About midday, as is norm on the bike trip, Ed starts to look for a place to stay.
At lunch he conferred with our adopted crew member and master mechanic Benjamin from Germany. Ben says there are some good options on “warm showers” a self organized group of people across the country who offer warm showers and a place to sleep for adventure cyclists….I am beyond skeptical..”dude how’bout we get a hotel.”
I lived in Fayetteville - lotta soldiers and a lotta locals who hate soldiers…for good reason…I can’t imagine someone opening their house to 6 scouts, two dudes and a German couple….sounds like the beginning of a Jud Apatow movie - help me with the titles
“The 40 year old Boy Scout”
“This is adventure cycling”
“Warm Shower and Boy Scouts”
“Crew Leader, The legend of Fast Eddy Billings…”
“Forgetting Carolina and the perfect pedal”
and my favorite “Get him to the beach"
As a back up plan (good assistant leaders always have a back up plan) I find a perfectly located Hampton Inn….and against my better judgement…Ed puts the decision to the boys….again…spirit of the bike trip. Predictably they choose the “warm showers” random options. My vision of 600 thread count sheets, perfectly fluffed pillows and a whirl pool hot tub dashed by the crews never ending goal to “keep it real.”
I was wrong!
I must give props to the boys decision making and “warm showers.” Our experience was both perfect and spectacular. After passing through a depressed, post-apocalyptic free fire neighborhood of Fayetteville around mile 90...where the boys met some locals who thought Oregon was another country (literally) and Ed for the first time wondered if I was carrying a hand gun…"because we may need it Murph"...we arrived in the very suburban and classy Haymont neighborhood of Fayetteville.
Haymont: Imagine Chapel Hill’s Westwood neighborhood meets Charleston set in Fayetteville. Beautifully redone Mid-century modern homes interspersed with Antebellum mansions, perfectly manicured yards backing up to a golf course.
Our host Matt and his girlfriend Mary - (form RAM winner 2010 - Mom’s your boys have met all sorts of hard core accomplished women athletes along the way) - have a nicely remodeled ranch set on a side street in this beautiful neighborhood. The back yard comfortably fits our crew, his former main dining room is a fully outfitted bike shop with the aesthetic of an operating room…it was pristine prior to our arrival and soon full of bikes getting tune ups. Adding to the experience was their Australian Cattle dog Meeka who met everyone with a lick and a wag. After showers, bike maintenance and much story telling, Matt took us to a local Italian place for a feast. We pedaled of course.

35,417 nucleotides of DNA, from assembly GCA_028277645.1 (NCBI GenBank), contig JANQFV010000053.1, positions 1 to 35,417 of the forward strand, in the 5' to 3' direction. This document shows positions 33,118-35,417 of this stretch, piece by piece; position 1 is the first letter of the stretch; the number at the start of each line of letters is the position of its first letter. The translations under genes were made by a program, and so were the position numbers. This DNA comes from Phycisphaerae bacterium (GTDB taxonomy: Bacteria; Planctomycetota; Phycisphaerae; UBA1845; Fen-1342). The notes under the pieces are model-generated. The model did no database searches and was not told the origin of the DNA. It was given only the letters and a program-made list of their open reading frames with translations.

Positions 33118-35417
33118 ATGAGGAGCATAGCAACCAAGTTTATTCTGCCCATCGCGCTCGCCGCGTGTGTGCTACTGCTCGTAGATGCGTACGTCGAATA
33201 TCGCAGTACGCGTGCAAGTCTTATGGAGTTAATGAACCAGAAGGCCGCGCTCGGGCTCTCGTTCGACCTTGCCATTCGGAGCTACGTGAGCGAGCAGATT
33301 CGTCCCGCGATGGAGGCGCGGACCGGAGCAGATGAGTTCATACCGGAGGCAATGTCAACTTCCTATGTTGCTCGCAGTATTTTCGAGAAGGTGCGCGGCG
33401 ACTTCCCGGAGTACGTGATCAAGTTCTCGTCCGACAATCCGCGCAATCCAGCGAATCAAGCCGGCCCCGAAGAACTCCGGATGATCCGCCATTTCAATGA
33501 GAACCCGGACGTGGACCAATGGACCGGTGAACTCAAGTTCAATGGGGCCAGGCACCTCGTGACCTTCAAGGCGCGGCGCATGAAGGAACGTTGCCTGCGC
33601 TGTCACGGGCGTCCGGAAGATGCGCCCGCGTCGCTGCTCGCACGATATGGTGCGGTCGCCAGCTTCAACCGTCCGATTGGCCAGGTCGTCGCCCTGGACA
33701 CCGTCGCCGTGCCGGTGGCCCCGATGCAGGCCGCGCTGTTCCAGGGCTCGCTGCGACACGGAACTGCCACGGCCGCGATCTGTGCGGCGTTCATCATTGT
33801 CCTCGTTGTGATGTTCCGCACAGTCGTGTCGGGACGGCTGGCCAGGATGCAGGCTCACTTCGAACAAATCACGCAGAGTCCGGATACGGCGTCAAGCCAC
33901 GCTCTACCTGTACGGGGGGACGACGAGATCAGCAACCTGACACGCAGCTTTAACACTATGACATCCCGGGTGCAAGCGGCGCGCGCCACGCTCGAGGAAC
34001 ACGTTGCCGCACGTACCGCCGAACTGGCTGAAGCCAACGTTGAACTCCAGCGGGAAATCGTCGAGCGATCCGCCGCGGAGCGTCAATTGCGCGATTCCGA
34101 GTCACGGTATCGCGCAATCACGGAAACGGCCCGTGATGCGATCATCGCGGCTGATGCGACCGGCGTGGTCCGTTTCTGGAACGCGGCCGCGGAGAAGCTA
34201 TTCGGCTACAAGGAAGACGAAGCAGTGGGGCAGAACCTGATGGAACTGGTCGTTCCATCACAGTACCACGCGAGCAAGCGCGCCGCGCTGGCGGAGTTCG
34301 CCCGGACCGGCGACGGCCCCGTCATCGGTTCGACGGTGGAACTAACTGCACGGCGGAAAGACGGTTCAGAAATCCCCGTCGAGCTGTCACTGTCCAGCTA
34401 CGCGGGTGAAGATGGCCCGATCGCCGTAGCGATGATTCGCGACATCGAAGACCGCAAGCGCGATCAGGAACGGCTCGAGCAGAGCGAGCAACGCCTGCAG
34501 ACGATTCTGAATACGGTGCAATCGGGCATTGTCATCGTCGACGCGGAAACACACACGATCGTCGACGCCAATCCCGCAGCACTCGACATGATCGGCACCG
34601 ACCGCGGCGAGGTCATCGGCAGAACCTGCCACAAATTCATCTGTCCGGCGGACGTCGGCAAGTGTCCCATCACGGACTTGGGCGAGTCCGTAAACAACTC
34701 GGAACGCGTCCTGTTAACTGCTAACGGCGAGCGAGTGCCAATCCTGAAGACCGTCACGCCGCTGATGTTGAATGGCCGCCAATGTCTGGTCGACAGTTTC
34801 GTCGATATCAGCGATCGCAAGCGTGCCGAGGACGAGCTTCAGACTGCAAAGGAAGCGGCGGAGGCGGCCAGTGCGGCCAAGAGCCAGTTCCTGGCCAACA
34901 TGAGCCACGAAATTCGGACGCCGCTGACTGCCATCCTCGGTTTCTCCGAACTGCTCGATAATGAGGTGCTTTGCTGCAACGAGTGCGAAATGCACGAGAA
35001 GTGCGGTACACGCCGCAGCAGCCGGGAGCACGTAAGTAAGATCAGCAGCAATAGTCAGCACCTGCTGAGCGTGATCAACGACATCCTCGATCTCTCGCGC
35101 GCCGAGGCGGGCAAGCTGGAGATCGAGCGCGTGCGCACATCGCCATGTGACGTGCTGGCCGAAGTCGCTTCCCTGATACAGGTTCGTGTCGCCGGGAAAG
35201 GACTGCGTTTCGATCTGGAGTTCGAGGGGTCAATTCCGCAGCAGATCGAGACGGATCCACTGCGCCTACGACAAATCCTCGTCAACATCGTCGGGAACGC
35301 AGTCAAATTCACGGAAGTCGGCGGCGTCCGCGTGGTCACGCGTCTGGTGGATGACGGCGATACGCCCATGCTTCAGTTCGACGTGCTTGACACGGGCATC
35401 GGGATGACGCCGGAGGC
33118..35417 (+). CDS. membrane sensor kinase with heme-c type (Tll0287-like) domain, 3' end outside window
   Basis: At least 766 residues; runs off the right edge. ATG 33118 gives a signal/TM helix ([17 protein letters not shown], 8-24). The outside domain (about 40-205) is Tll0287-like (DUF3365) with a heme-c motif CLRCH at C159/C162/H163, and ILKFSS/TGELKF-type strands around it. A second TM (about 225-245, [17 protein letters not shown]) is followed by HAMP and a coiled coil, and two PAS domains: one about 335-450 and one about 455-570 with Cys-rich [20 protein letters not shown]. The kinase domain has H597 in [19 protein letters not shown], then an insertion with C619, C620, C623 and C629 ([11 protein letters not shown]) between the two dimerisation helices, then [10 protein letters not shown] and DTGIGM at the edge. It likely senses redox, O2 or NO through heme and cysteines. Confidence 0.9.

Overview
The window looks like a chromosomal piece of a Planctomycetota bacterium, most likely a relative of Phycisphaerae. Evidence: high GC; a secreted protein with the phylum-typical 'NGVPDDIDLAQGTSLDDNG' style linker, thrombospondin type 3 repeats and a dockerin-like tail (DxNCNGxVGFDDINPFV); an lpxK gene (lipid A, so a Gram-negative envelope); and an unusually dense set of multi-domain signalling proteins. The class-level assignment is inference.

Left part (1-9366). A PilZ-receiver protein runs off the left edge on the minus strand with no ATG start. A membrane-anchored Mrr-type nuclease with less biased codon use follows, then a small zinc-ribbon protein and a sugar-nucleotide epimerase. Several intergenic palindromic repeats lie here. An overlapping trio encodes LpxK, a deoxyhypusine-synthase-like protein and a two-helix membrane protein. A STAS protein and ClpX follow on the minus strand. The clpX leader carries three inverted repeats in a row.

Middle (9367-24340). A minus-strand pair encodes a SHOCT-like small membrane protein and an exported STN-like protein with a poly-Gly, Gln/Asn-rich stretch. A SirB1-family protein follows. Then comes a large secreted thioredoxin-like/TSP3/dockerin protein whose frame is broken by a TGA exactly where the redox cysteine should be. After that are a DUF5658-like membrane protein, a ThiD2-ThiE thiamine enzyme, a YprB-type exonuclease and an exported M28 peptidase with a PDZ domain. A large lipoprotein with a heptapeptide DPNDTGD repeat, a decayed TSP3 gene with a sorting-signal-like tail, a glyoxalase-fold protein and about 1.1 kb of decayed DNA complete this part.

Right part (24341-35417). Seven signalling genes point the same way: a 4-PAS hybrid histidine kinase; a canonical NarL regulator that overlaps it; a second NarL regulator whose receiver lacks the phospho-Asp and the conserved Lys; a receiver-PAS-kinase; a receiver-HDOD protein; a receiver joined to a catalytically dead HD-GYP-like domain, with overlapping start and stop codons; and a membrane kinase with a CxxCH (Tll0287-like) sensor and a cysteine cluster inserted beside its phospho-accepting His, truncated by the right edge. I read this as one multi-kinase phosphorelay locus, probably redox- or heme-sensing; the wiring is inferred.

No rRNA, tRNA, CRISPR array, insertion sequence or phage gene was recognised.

Fayetteville: The showers were hot, the air conditioning was cold, Mary drank more coffee than Ed and I combined and Matt showed us the ultimate in adventure cycling hospitality.
The Final Ride:
by Steve Rothwell
Currie NC to Wrightsville Beach 32 miles (note: there's no blog post for Fayetteville to Currie. Other than waiting out a rain storm, it was an uneventful 75 mile ride) .
The cycling crew arrived in Wrightsville Beach safely on August 19th, just one day beyond their target date. After lots of hugs and a press conference, the cross country riders dipped their wheels into the Atlantic and then dove in to celebrate.
Earlier in the day as we rode down Route 421 towards Wilmington, the crew stopped on the side of the highway to snap photos as they clicked over the 4000 mile point. I should point out that this is the longest Boy Scout cross country cycling trip on record. That isn't just for Troop 845 but for all Scout troops in the USA!